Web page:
This is the third in a series of blogs on the upcoming Spending Review, and how Britain maximises its influence and soft power across the world at a time of declining budgets. This focuses on the BBC World Service, “Britain’s gift to the world”. Find the others with the following links: FCO, British Council.
Other UK soft power assets fall into the “unprotected” category and are at risk of cuts. Since the Chatham House / YouGov Survey began polling in 2010, BBC World Service radio and TV broadcasting has been seen by UK opinion-formers as the UK’s top foreign policy tool, consistently ranking higher than all other foreign policy “assets”.
Broadcasting to 210m people every week and with a budget less than half that of BBC2, the World Service faces increasing challenges in the form of domestic and international competition, technical change, and a legacy of underinvestment. FCO funding was cut by 16% in 2010, leading to the departure of about a fifth of its staff. This has had an impact – in 2005 the organisation provided services in 43 languages, now down to 28. In contrast, there is increased competition – following a 2007 directive from Premier Hu Jintao, China has been investing heavily in soft power assets with state journalists now pumping out content in more than 60 languages. Lacking first mover advantage, it is clear that competitors have strategic ambitions. Yu-Shan Wu of the South African Institute for International Affairs comments, “Since the Beijing Olympics, we have seen increased efforts to provide China’s perspective on global affairs, signalling relations with Africa have moved beyond infrastructure development to include a broadcasting and a people-to-people element. There are now regular exchanges between Chinese and African journalists, and it is clear that China is stepping up and laying the foundations for a more concerted public diplomacy effort in the region.”
From April last year, the World Service ceased to be funded by the FCO, and is now resourced by a share of the BBC licence fee. Although its budget was increased by the BBC in 2014 (up by £6.5m to £245m), the BBC itself faces many of its own funding challenges. In July, the Chancellor called on the organisation to make savings and make ‘a contribution’ to the budget cuts Britain is facing. Ministers asked the BBC to shoulder the £750m burden of paying free licence fees for the over-75s, and later that month unveiled a green paper on the future of the broadcaster which questioned if it should continue to be “all things to all people”. In the same month, the organisation announced that 1,000 jobs would go to cover a £150m shortfall in frozen licence fee income.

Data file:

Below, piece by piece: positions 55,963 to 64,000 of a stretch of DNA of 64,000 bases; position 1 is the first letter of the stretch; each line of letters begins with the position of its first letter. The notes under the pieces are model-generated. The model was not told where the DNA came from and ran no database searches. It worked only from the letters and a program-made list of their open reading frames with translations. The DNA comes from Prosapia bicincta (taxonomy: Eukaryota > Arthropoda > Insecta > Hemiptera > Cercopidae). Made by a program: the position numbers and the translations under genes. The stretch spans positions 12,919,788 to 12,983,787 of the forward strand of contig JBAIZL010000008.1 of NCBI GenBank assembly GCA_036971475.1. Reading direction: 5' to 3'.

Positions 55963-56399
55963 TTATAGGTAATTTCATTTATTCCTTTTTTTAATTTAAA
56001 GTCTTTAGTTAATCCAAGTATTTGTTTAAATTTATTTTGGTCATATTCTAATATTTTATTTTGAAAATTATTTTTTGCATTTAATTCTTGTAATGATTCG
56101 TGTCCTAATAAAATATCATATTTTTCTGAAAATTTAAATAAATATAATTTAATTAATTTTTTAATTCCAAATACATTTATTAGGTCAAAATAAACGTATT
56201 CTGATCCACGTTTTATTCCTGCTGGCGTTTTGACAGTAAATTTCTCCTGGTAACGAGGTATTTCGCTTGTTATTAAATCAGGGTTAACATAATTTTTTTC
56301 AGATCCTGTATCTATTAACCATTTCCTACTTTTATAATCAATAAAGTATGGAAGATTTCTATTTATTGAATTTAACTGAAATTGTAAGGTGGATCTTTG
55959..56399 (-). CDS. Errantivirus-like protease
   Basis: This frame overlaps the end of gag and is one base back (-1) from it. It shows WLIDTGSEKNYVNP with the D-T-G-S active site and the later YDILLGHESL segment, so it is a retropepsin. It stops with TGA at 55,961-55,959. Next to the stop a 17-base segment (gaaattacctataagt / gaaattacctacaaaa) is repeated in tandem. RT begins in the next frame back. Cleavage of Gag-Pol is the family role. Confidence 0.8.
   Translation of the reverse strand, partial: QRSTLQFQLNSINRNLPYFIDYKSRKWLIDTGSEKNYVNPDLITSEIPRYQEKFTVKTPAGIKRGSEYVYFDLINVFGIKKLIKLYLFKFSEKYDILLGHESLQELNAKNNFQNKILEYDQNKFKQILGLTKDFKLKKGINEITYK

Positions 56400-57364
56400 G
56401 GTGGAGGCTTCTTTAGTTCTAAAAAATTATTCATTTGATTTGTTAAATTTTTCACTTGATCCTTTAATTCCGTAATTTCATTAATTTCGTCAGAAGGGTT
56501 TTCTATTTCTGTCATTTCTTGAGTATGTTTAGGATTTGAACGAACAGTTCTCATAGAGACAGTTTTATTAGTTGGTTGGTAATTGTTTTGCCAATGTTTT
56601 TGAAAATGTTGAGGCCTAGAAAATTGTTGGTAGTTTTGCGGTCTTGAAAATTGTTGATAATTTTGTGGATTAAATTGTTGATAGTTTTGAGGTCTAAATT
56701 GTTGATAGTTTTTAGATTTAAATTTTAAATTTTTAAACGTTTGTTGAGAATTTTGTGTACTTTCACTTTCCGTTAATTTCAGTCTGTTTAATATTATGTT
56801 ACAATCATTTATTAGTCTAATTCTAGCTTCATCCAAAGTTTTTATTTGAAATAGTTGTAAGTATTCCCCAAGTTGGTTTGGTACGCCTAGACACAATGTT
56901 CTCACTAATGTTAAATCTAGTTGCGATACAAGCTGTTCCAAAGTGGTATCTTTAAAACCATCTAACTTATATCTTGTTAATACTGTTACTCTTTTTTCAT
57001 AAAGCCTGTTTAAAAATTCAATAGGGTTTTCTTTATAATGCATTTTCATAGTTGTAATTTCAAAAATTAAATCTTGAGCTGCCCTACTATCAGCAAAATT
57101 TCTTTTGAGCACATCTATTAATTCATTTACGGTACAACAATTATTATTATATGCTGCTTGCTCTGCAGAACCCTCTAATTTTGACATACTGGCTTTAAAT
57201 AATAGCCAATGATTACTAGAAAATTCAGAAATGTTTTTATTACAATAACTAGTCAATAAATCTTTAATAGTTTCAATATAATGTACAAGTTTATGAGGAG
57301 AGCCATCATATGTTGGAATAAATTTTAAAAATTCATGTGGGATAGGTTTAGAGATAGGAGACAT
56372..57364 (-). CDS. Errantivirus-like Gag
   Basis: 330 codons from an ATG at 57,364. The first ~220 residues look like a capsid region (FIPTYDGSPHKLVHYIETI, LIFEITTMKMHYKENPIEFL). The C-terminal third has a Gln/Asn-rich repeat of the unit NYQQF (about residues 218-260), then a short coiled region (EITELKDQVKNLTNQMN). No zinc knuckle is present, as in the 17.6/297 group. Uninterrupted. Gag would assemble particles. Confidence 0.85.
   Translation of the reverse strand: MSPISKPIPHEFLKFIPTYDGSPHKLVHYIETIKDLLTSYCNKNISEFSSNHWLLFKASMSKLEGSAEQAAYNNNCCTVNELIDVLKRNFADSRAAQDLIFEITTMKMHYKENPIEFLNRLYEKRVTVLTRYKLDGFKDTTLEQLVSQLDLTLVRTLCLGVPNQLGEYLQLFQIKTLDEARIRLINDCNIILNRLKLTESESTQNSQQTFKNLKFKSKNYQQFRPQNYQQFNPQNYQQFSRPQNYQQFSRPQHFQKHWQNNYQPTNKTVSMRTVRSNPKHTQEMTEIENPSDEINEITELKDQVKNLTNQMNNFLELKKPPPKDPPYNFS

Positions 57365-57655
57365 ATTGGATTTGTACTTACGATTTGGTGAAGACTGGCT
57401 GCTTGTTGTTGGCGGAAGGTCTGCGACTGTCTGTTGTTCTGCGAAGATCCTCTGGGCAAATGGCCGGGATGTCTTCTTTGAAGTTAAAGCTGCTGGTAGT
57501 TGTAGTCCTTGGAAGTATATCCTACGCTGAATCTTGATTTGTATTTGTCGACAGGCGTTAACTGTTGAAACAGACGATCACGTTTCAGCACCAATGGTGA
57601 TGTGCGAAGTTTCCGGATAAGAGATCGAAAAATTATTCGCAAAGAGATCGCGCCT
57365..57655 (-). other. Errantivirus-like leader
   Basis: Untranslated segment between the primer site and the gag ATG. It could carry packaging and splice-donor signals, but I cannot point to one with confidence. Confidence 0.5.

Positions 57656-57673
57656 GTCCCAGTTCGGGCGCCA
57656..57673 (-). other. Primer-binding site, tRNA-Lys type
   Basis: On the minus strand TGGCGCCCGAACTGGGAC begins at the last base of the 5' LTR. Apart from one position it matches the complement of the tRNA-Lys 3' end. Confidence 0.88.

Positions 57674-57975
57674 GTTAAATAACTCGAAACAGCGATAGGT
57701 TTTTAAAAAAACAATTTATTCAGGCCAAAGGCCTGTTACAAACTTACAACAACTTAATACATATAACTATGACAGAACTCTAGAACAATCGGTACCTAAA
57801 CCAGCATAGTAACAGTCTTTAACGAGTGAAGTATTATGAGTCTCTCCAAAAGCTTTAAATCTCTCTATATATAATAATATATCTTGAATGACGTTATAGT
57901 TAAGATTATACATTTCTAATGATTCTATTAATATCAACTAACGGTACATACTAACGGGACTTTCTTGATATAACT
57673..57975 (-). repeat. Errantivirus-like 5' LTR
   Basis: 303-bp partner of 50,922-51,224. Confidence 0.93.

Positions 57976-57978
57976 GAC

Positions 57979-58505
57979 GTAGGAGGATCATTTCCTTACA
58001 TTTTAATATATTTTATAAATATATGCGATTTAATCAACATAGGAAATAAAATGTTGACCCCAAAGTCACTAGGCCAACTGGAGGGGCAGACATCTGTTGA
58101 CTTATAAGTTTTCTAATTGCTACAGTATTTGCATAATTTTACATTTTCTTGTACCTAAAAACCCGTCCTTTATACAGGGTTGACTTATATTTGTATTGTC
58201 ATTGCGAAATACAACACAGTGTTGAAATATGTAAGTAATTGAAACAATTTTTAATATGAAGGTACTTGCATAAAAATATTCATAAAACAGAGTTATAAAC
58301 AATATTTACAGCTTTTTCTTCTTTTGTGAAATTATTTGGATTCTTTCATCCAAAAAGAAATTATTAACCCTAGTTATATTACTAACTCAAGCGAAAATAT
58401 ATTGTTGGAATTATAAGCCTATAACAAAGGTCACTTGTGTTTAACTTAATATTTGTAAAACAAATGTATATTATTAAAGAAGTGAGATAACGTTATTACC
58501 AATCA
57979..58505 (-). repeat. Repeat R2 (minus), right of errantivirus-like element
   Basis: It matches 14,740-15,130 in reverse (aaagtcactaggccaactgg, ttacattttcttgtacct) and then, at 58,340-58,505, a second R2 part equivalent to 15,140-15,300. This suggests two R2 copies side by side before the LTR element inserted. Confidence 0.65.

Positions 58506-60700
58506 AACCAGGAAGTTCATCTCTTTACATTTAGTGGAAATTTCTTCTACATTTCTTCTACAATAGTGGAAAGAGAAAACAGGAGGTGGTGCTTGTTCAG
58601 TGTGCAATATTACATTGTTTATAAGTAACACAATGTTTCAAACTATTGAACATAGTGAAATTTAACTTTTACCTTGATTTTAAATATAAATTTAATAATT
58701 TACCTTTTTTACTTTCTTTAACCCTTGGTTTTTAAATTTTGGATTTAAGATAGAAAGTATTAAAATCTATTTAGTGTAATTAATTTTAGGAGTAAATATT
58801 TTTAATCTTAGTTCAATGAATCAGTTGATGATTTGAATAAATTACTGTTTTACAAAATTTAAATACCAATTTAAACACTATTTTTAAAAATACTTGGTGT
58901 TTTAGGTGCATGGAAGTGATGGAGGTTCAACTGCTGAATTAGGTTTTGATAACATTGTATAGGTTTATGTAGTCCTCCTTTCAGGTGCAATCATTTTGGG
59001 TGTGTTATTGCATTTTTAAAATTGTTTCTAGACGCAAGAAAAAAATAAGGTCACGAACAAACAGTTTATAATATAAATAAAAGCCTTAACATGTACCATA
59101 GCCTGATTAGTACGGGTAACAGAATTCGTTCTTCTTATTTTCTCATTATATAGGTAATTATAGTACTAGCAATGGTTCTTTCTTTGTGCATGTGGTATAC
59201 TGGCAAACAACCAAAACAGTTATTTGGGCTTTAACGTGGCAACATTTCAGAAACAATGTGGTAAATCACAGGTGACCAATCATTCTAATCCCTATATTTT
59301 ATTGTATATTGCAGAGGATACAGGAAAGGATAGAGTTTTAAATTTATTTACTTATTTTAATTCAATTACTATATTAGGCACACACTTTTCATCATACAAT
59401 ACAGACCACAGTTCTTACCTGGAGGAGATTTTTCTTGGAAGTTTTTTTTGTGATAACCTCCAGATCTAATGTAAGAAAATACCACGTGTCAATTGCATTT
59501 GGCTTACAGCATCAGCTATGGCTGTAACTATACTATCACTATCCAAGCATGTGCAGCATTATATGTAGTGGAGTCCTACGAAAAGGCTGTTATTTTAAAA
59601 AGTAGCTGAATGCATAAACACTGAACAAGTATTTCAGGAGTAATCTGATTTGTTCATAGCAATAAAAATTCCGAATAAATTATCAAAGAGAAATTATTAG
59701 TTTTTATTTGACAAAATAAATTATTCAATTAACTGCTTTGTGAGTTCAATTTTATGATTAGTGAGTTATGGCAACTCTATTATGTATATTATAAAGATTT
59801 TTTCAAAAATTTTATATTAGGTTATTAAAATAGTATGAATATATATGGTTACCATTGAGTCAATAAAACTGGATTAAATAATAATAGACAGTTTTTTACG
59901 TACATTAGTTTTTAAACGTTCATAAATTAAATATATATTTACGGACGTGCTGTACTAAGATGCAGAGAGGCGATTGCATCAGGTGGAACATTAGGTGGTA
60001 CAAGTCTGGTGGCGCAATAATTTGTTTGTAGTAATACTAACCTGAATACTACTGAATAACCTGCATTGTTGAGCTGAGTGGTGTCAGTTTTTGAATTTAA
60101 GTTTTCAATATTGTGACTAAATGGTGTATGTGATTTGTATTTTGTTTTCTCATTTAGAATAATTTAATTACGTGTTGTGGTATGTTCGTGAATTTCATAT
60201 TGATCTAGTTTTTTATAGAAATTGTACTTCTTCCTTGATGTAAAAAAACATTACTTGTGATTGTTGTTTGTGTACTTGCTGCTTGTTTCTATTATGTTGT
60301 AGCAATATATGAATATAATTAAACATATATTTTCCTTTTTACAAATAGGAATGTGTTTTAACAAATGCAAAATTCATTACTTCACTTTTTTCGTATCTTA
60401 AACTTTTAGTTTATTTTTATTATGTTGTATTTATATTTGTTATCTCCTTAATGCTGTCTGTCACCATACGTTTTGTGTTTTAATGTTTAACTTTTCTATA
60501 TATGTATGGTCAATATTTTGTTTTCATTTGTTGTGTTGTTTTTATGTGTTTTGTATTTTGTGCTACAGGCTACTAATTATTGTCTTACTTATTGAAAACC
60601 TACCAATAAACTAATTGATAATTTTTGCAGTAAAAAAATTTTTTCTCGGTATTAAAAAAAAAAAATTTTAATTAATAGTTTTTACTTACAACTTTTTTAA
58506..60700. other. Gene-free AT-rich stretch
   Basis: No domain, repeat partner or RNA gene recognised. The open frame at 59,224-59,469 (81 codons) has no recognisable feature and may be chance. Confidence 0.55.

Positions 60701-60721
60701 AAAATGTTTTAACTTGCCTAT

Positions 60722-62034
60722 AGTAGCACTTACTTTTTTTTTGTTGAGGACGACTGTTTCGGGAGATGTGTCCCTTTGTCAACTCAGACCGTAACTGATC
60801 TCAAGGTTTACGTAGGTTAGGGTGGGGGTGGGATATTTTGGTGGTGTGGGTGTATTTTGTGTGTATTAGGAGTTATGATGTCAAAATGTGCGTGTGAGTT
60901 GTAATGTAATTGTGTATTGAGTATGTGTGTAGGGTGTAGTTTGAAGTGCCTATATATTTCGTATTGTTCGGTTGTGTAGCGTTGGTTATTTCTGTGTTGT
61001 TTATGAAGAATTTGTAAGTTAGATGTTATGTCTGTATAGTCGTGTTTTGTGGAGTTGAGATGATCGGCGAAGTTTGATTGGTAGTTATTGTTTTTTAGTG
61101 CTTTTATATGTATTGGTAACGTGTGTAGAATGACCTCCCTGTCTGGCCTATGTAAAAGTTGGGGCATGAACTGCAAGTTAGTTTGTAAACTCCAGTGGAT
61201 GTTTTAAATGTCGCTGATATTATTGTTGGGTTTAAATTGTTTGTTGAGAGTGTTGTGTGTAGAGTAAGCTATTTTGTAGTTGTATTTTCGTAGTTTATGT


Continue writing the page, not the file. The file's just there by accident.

The World Service is somewhat insulated from wider BBC cuts, as the BBC has to seek the Foreign Secretary’s approval to close an existing language service (or launch a new one). Nevertheless, in early September, Director-General Tony Hall made the first of a series of responses to the green paper. Making a “passionate defence of the important role the BBC plays at home and abroad”, he unveiled proposals for a significant expansion of the World Service, including; a satellite TV service or YouTube channel for Russian speakers, a daily news programme on shortwave for North Korea, expansion of the BBC Arabic Service (with increased MENA coverage), and increased digital and mobile offerings for Indian and Nigerian markets. Interestingly, the proposals sought financial support from the government, suggesting matched funding, conditional upon increased commercialisation of the BBC’s Global News operation outside the UK.